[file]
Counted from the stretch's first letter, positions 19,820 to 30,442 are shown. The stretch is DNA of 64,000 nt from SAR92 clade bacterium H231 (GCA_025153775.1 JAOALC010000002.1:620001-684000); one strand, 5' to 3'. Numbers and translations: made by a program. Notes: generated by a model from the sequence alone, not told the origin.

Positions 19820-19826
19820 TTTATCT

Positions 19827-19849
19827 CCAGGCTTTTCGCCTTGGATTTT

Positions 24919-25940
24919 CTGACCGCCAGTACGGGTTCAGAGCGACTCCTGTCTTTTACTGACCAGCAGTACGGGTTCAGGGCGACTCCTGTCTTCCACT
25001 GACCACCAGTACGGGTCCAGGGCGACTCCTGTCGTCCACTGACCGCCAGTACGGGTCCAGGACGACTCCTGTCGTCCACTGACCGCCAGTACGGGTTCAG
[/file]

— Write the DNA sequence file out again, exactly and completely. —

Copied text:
Counted from the stretch's first letter, positions 19,820 to 30,442 are shown. The stretch is DNA of 64,000 nt from SAR92 clade bacterium H231 (GCA_025153775.1 JAOALC010000002.1:620001-684000); one strand, 5' to 3'. Numbers and translations: made by a program. Notes: generated by a model from the sequence alone, not told the origin.

Positions 19820-19826
19820 TTTATCT

Positions 19827-19849
19827 CCAGGCTTTTCGCCTTGGATTTT

Positions 24919-25940
24919 CTGACCGCCAGTACGGGTTCAGAGCGACTCCTGTCTTTTACTGACCAGCAGTACGGGTTCAGGGCGACTCCTGTCTTCCACT
25001 GACCACCAGTACGGGTCCAGGGCGACTCCTGTCGTCCACTGACCGCCAGTACGGGTCCAGGACGACTCCTGTCGTCCACTGACCGCCAGTACGGGTTCAG